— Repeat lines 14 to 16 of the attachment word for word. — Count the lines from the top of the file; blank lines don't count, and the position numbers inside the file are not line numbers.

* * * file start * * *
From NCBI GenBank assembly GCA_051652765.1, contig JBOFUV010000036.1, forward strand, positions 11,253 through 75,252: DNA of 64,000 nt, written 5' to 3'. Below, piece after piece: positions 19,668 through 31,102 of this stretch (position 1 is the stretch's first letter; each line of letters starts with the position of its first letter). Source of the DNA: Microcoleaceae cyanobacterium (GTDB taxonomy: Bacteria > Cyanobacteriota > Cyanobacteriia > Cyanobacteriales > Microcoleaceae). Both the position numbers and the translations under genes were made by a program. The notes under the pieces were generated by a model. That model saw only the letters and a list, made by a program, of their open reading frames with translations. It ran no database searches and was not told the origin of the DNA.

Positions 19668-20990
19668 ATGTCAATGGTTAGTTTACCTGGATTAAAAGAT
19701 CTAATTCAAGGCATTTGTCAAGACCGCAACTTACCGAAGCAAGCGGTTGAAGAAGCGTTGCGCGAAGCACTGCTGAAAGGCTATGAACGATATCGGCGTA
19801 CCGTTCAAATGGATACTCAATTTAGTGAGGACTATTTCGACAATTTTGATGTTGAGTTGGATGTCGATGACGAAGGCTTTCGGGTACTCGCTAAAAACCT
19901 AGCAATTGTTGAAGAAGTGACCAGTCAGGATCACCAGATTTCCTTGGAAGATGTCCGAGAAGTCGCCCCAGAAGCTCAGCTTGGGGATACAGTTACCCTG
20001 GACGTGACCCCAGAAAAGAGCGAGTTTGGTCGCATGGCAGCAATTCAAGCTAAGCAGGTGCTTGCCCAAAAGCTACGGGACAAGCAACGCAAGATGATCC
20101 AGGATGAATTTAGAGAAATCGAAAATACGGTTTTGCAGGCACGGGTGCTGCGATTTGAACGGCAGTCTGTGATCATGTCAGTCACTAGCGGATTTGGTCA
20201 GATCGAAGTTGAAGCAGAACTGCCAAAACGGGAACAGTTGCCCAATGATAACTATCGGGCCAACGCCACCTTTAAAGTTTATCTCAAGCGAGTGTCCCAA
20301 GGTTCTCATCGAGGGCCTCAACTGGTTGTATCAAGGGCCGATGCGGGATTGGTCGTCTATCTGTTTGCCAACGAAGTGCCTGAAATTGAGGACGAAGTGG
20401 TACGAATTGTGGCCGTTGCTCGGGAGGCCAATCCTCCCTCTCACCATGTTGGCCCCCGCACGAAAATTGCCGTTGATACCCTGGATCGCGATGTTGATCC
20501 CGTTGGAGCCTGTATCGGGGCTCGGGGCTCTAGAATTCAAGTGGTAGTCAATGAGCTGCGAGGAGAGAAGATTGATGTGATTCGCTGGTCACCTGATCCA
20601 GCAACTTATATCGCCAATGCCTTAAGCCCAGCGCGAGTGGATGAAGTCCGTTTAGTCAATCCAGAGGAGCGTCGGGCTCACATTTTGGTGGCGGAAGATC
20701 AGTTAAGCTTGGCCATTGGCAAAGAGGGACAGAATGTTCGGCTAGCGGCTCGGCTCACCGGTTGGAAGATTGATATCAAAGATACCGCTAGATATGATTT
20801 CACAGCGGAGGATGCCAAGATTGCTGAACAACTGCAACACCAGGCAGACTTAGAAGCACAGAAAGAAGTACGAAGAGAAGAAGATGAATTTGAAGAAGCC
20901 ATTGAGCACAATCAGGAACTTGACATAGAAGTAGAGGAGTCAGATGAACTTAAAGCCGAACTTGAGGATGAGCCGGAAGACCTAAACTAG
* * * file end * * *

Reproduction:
20701 AGTTAAGCTTGGCCATTGGCAAAGAGGGACAGAATGTTCGGCTAGCGGCTCGGCTCACCGGTTGGAAGATTGATATCAAAGATACCGCTAGATATGATTT
20801 CACAGCGGAGGATGCCAAGATTGCTGAACAACTGCAACACCAGGCAGACTTAGAAGCACAGAAAGAAGTACGAAGAGAAGAAGATGAATTTGAAGAAGCC
20901 ATTGAGCACAATCAGGAACTTGACATAGAAGTAGAGGAGTCAGATGAACTTAAAGCCGAACTTGAGGATGAGCCGGAAGACCTAAACTAG